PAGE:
I’m really pleased to be able to tell you about a fascinating project OCF has been working on – the Cloud Infrastructure for Microbial Bioinformatics (CLIMB) – which is a collaboration between the University of Birmingham, Cardiff University, Swansea University, and the University of Warwick.
The majority of pre-existing HPC resources in the UK aren’t often well suited for microbial bioinformatics workloads; they have been designed for performance, often with chemistry or physics use-cases in mind.
The CLIMB system itself is different in that it has been designed with the needs of microbiologists in mind, enabling the system to support the sorts of workloads they’d like to run – i.e. large, rich and complex biological datasets, which need more RAM than you’d normally see in an HPC system.
Each site across the four universities uses Lenovo System x servers with 21x four socket 512GB RAM and 3x eight-socket 3TBs of RAM. This sort of capacity will make a massive difference for the four universities and for anyone who uses the system. In addition, the sites have two tiers of storage – each of the four sites has 500TBs managed by IBM Spectrum Scale, and a further 3PBs of replicated Ceph object storage, supported by Red Hat, on hardware provided by Dell. As you can tell, this is a great example of how we can help design and build systems for customers using our partnerships with world-leading vendors.
What makes this system so special is that it is the single largest cloud system specifically for microbial bioinformatics research in the world. It’s a great example of how very new, innovative technologies can be made to work successfully for customers.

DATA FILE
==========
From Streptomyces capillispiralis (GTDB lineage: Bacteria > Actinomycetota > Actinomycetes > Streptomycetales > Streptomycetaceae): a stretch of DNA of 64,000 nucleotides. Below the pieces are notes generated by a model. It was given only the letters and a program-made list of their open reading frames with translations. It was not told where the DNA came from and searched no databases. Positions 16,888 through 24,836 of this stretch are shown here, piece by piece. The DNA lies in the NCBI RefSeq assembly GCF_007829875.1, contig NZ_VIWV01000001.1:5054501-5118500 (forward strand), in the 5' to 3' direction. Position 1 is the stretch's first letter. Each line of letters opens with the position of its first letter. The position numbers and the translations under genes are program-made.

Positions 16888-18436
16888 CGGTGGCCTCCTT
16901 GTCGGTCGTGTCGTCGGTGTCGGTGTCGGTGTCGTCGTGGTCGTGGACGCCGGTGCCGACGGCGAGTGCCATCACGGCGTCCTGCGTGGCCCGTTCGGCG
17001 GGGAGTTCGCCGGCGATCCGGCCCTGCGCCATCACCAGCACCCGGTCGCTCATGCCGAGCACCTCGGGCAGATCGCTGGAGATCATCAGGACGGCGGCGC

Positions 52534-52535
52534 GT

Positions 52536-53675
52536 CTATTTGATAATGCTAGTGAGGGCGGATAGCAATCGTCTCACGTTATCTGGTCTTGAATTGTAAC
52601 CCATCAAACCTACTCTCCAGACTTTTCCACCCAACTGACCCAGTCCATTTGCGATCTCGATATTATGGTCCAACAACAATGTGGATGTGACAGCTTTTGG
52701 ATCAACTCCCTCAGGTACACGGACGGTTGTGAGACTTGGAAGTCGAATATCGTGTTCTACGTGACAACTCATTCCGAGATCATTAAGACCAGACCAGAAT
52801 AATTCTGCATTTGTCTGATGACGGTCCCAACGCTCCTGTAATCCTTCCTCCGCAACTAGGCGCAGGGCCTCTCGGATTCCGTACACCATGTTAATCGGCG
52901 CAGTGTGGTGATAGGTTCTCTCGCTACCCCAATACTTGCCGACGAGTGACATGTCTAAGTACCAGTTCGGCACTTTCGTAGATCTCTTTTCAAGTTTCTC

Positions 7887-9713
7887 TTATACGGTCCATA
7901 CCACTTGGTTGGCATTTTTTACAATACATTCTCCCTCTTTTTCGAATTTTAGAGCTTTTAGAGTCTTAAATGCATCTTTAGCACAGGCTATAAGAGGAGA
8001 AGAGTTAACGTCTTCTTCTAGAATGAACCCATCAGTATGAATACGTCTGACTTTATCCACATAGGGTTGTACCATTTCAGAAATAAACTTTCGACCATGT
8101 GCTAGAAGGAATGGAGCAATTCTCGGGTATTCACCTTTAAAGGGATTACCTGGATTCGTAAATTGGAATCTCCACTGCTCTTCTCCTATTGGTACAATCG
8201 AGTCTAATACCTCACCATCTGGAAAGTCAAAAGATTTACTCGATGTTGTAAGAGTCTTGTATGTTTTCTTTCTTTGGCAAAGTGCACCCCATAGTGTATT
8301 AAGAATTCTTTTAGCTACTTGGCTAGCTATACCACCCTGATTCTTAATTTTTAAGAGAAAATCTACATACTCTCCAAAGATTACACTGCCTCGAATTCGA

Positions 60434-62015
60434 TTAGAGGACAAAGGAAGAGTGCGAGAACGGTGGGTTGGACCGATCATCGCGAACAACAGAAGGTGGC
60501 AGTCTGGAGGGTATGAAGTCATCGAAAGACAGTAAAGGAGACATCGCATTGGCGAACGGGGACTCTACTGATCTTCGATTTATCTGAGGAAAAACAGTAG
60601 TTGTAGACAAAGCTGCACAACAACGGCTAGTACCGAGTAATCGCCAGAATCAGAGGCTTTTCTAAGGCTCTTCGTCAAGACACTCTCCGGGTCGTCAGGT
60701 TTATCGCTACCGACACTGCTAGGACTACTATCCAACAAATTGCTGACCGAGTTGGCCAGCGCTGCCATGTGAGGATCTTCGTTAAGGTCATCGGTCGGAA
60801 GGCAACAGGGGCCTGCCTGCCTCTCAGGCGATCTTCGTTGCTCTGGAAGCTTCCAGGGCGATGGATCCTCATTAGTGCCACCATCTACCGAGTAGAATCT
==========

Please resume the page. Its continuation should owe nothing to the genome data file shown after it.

Although the systems are currently in an early-adopter stage, over 50 researchers from around the UK are already accessing CLIMB with the Birmingham HPC node seeing 100% utilisation already.
The next step in the CLIMB project is to focus our people, expertise and resources on completing the process of connecting up all four sites using OpenStack Kilo; making it a true multi-site cloud system with single sign-on for academic users.
Dr Thomas Connor, Senior Lecturer from Cardiff University told me “Because of the cutting edge nature of the infrastructure itself, close contact with the vendors has been critical in delivering the system. Access to advanced HPC technology alone is not sufficient; the contacts at OCF and its partners IBM, Lenovo, and Red Hat, have been critical in building what is a stable platform that is already helping progress research into bacterial pathogens.”
It’s all too easy to focus on the impressive technology in HPC systems but let’s not forget that these systems are contributing to scientific research that is, in the case of Tom Connor, of global significance – you can read about Tom’s research using CLIMB in a separate article here.